You are currently browsing the category archive for the ‘squash’ category.

and so much more tonight, Wednesday Dec. 2 at VIU. 7:00 p.m.

The 2009 pilot project coordinators are willing to add more vegetables and varieties within those vegetable families to the Seed Saving Project in 2010. Are you jumping, up and down?

The Project will still keep track of the original beans/peas, beet/chard and squash varieties but new vegetable varieties will be added, for the food security enthusiast, horticultural therapist, market gardeners or for those, who just want to plant a pot of fresh herbs near the back door.

All in the name of the increasingly loud buzz word, local sustainability.
Can you hear this sound?
BUUUUUUUUUUUUUUUUZzzzzzzzzzzzzzzzz!

Now that the seed saving Project is being expanded, I’ll bring more beet, cucumber, parship, pepper and tomato seeds tonight. A bunch of cilantro and dill. Plus in the flower department(got to attract those beneficial insects) calendula, cosmos, marigolds, poppies and ornamental sunflowers. And that’s just a fraction of the flowers, herbs, vegetable seeds I have to trade/donate.

Then there’s a Kale Force seed-saving party, in January, food security author, Robin Wheeler in February and Seedy Saturday in March. Plus a permaculture, organic vegetable/seed saving gardening course in the spring. Oops!

Did I let three cats out of the bag?

Watch this space!

A number of people have inquired about the Seed Saving Project and I thought it would be a good idea to provide everyone with what we feel is the basic goals of the Project. We hope that seed savers will venture beyond the Project scope but we are going to keep the Seed Saving Project focused on the basics to try to encourage more seed saving in Powell River.

The Project is focused on raising the quality as well as the quantity of local vegetable seed.

Objectives:

  • Develop a list of vegetables for seed saving that are suitable to this region.
  • Educate local growers on seed saving techniques.
  • Encourage seed saving locally.
  • Encourage new and experienced gardeners to save seeds.
  • Increase the number of contributors to Seedy Saturday.
  • Provide a stable supply of locally produced seeds.
  • Raise the quality of locally produced seeds.
  • Be open to suggestions about additions to or deletions from the basic list.
  • Become self-supporting in providing seeds to new Project members.
  • Provide a forum for seed savers to ask questions and offer advice.

Seed list considerations:

  • Main groups are:  squashes, beans, peas, beets/chard.
  • Vegetables that are relatively simple to save seeds from.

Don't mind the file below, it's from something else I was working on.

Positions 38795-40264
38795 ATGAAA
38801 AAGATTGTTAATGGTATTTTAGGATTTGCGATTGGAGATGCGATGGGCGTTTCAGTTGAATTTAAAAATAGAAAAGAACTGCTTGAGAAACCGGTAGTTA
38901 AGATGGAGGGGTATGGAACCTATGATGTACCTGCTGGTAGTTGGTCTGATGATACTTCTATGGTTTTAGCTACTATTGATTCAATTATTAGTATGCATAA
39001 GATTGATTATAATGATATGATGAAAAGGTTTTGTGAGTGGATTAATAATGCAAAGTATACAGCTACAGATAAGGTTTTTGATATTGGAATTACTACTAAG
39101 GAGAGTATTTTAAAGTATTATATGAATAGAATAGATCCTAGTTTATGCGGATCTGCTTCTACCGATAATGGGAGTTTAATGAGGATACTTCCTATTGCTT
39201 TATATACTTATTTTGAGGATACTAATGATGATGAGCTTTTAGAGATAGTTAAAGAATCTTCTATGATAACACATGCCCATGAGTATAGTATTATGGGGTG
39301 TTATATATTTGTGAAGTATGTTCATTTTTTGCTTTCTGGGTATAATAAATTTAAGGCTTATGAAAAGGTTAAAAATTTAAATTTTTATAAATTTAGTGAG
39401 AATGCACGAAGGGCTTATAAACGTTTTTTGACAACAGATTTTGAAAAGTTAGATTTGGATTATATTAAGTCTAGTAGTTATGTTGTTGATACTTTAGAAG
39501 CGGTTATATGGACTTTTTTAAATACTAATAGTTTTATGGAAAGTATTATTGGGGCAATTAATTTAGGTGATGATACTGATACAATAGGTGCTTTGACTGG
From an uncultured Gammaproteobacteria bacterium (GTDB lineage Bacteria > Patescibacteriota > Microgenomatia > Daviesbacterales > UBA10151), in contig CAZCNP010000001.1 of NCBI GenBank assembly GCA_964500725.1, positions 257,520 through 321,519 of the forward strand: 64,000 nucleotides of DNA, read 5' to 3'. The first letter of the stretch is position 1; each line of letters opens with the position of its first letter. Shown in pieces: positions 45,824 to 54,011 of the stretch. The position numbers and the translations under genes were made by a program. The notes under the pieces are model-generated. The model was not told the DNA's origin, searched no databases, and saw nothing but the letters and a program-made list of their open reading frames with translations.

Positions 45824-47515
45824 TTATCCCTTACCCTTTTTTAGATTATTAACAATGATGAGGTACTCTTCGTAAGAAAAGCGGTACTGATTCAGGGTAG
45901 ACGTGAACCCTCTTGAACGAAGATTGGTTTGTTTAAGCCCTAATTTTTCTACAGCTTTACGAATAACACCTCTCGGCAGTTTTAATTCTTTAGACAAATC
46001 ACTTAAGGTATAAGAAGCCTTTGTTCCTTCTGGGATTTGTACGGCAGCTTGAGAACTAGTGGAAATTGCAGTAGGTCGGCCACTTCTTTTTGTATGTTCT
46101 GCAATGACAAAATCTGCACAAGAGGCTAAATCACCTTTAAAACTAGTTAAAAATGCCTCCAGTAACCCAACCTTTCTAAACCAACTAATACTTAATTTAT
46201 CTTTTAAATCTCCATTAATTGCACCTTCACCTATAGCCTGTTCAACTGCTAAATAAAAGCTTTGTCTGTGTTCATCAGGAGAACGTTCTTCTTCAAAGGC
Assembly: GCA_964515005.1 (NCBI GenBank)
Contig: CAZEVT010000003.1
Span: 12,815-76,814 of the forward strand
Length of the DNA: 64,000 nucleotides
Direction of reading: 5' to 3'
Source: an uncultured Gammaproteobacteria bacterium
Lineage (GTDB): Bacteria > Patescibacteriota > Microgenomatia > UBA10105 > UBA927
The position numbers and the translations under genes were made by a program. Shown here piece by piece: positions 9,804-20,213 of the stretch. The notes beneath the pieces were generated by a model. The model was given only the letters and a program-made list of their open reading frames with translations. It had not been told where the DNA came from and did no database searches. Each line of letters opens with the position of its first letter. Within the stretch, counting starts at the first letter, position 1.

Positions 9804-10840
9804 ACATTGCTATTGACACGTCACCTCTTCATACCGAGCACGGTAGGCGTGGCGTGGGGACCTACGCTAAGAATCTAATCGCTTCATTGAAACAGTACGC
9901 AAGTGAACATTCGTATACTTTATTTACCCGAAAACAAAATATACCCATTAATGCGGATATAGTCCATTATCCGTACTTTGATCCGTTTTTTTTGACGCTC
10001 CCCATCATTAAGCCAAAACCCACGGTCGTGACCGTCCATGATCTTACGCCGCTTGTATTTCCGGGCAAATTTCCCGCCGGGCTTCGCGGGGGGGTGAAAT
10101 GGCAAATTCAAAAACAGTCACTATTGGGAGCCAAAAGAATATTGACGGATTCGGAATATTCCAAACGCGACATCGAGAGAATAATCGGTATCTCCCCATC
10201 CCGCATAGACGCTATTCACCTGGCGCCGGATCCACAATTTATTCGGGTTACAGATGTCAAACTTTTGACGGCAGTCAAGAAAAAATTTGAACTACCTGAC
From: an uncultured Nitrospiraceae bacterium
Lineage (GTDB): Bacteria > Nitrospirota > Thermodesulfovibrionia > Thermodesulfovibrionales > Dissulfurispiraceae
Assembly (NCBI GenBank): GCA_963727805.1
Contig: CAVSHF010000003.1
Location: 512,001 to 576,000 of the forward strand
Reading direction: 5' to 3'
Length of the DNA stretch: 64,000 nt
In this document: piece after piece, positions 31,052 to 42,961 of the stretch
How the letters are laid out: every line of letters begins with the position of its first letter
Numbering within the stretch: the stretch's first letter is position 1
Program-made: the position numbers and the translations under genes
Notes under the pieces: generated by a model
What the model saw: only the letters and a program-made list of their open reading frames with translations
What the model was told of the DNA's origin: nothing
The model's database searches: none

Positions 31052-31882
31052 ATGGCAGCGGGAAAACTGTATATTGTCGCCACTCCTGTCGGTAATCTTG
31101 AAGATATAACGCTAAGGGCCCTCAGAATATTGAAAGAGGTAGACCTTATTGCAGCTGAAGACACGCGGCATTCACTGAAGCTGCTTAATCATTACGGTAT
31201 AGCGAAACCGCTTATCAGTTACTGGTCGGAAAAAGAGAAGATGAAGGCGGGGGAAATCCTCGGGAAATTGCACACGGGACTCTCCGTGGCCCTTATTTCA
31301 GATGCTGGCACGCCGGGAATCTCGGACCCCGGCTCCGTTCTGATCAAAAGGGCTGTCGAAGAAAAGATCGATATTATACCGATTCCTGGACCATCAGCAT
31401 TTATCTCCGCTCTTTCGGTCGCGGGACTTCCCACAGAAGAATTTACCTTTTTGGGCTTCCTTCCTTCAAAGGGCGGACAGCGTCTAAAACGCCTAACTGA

• Have a variety of vegetables in each group.

Seed Savers of Powell River invite both previous participants in Seed Saving Project 2009 and new seed savers to a Networking event.

Wednesday Dec. 2, 2009 7:00 p.m.
Vancouver Island University, Powell River Campus, Room 150.

This networking event gives the seed-saving community, the chance to obtain each others’ seeds and to plan what to grow for 2010. Please bring your extra seeds
to swap with other members of the project. Members saved vegetable varieties in the beet, chard, pea, bush and pole snap and dry bean and squash families. Also bring along your suggestions and seeds of other vegetables you saved, to share with others. Herbs, tomatoes and peppers are especially welcome. If you know other people keen to join a network of dedicated seed savers, please pass this invitation along to them too.

The Powell River Farmers’ Institute(sponsor of Seedy Saturday) provides free envelopes to help keep track of the seeds grown in the Seed Saving Project 09. Envelopes will be available at the meeting.

A stamp is available to mark your envelopes with “Seed Saving Project”. Near the bottom of the envelope, write the first initial of your first, middle and last name as a CODE, identifying you as the grower of the seeds. For example: If your name is Mary Lou Smith, your CODE will be MLS. These grower codes will be entered into the Project database. These codes will help keep track of information about the seeds like: who is trying to save what seeds plus how well the seeds do from year to year. This information will help us to become better seed savers and build our network.

After the Dec. 2 meeting, your extra seed envelopes can be used for
swapping or donation at Seedy Saturday. See you on Dec. 2!

Visited both the Saltspring Seed Catalog and the Seed Sanctuary website, to see what varieties of beets and species of squash are offered.

Got a little surprise!

Dan’s catalog has one variety of beet,  Early Wonder Tall Top and no species of squash for sale.  We may have to either chose other vegetables for our pilot seed saving project or consider other sources of seed.  Other options???

The Sanctuary Program is more geared to maintained biological diversity through the growing out of open-pollinated heritage seeds.

Dan offers members, five types of seed to grow and save.  These seeds might not be the varieties that we would initially want to save as a group.  Although any individual can participate.  Think Louise was growing some bean varieties for Dan, a few years back.